Are you sure you wrote the right hook?


I CAME IN during the early morning hours and found the Muse reading the opening of my novel, Secrets of the Dead:

Even the late October sky wore black to her funeral. The gathering storm clouds hung like a flannel shroud above the graveyard, ominous and foreboding, not unlike the face of the stranger who stood ramrod straight just behind a mound of red clay that would forever remove the young woman from her place on earth.

His eyes, as hard as cracked marble, never left Ambrose Lincoln.

Lincoln dismissed him with a glance.

But he burned the man’s image deep into his brain. He didn’t know why. But he wanted to remember the man even if he never saw the stranger again. Not quite six feet tall. Square chiseled face. Pencil mustache. Sloped shoulders. A scar that could easily be mistaken for a half moon carved just below his left ear. A nervous right eye, or was it just lazy? A suit as black as the sky. Perfectly tailored. A raincoat to match. If the man had a gun, it was well hidden. Lincoln had no idea why he even thought the stranger might be carrying a gun.

He frowned, took time to read the paragraphs again, and tossed the manuscript pages on my table.

“Not bad,” he said.

“Would it make you read on?” I asked.


The Muse sat down heavily in the aging leather chair beside the back door, leaned back, and watching the dark of night fade to gray.

“It could have been better,” he said.

I nodded.

Whatever is written can always be better.

“Got any ideas?” I asked.

“I know what makes the perfect hook,” he said.

“Tell me.”

“You have two choices.”

“What are they?”

“Begin with a crisis that leads to a decision.”

I nodded.

“Or begin with a decision that leads to a crisis.”

“Sounds simple enough,” I said.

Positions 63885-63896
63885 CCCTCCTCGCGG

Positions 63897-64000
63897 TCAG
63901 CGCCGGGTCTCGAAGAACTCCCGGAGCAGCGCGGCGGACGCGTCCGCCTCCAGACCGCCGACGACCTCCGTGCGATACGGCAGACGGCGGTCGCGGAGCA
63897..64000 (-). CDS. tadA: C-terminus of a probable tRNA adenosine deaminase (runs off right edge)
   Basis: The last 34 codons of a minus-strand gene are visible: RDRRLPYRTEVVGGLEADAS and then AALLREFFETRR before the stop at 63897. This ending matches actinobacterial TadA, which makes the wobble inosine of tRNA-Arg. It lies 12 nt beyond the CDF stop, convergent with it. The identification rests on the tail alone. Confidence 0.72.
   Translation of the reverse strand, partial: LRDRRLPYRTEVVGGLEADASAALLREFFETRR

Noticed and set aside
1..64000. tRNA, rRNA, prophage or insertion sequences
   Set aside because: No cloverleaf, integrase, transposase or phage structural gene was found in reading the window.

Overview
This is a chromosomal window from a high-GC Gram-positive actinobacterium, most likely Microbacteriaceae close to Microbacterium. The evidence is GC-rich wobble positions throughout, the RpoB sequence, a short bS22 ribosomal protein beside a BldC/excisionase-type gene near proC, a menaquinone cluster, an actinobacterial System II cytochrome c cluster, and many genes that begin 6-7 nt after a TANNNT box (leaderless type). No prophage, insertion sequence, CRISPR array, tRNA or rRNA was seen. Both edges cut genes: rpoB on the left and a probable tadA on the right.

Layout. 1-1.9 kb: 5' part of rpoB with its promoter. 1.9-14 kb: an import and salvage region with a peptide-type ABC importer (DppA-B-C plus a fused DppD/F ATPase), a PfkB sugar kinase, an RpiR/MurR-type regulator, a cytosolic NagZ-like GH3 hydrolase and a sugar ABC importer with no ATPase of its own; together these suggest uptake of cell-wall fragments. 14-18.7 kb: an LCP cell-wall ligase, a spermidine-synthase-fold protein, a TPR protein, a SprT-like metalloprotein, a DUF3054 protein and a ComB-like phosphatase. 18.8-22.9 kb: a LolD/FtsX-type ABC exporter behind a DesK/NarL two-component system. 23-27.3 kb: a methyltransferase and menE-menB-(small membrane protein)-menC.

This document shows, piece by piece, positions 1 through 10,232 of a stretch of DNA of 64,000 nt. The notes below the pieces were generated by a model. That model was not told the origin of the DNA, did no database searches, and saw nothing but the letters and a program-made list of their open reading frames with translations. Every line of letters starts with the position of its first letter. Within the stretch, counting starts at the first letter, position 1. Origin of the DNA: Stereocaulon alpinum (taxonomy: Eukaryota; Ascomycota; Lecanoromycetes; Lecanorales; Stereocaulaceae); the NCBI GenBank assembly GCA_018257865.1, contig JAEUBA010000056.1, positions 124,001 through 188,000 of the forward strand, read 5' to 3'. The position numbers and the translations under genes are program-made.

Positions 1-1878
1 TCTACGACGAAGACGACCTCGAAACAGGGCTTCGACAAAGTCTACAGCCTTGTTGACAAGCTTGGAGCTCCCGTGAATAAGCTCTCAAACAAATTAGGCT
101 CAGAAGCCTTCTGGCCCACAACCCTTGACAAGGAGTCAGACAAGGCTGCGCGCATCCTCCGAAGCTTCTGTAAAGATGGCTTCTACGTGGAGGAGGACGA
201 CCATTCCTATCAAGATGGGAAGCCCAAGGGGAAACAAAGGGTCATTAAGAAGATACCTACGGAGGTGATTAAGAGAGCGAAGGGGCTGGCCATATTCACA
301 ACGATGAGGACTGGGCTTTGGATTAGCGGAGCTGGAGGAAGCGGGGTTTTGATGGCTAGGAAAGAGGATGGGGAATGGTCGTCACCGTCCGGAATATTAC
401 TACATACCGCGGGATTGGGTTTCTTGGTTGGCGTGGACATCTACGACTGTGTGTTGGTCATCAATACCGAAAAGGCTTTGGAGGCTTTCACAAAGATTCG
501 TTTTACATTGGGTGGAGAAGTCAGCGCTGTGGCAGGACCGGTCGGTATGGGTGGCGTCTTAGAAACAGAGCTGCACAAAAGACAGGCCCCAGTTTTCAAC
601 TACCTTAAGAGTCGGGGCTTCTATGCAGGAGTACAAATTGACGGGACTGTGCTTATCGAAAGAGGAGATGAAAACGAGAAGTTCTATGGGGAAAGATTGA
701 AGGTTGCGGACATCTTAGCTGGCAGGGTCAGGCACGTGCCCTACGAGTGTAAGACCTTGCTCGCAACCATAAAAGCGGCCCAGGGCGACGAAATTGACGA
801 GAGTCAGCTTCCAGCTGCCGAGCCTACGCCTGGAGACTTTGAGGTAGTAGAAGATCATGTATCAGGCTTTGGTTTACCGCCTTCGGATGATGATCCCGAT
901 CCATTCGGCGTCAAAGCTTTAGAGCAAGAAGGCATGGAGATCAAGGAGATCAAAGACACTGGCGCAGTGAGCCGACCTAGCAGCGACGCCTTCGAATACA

“It isn’t.”

“Writing never is.”

“Let’s take a look at your opening,” the Muse said.

“It has a crisis,” I said.

The Muse grinned.

“How do you figure that?”

“The woman’s dead,” I said. “We’re at a funeral.”

“That’s no crisis,” the man said. “We don’t even know how she died.”

“How about the man with the gun?” I said. I was feeling defensive now.

“He looks like he has a gun,” the Muse said. “We don’t know whether he does or doesn’t. Even if he is carrying a pistol, he’s not threatening anyone.”

“So the opening fall flat.”

“As flat as a flitter.”

I sat down beside the Muse.

Now I was watching darkness turn to gray.

My side of the room was darker than his.

“What should I do?” I asked.

“It’s not difficult to fix,” he said.

“I’m listening.”

“Go to the bottom of page two,” he said.

I did.

“Now read.”

I did:

Ambrose Lincoln looked once more and for the last time into the face of his dead wife.

His eyes glanced from his mother to his father. She was wiping away tears with a white lace handkerchief, and he was standing strong and straight, his arms folded in defiance, his jaws clenched.

They were family.

They were his family.

He could not remember ever seeing any of them before in his life.

The face of his wife was no more familiar than a face on the cover of a second-hand magazine.

“That’s the hook,” the Muse said.

I arched an eyebrow.

“If Ambrose doesn’t know them, then why is he at the funeral?”

The Muse shrugged.

He waited for me to answer.

I didn’t.

“If Ambrose doesn’t know them,” he said, “then who are they?”

He laughed, shuffled the manuscript pages, straightened them, and set them aside.

“Now you have a crisis,” the Muse said. “You have a genuine crisis, and it demands a decision.” He yawned. “You got me hooked,” he continued. “I don’t know if the story is good or bad, but I’m willing to read long enough to find out.”

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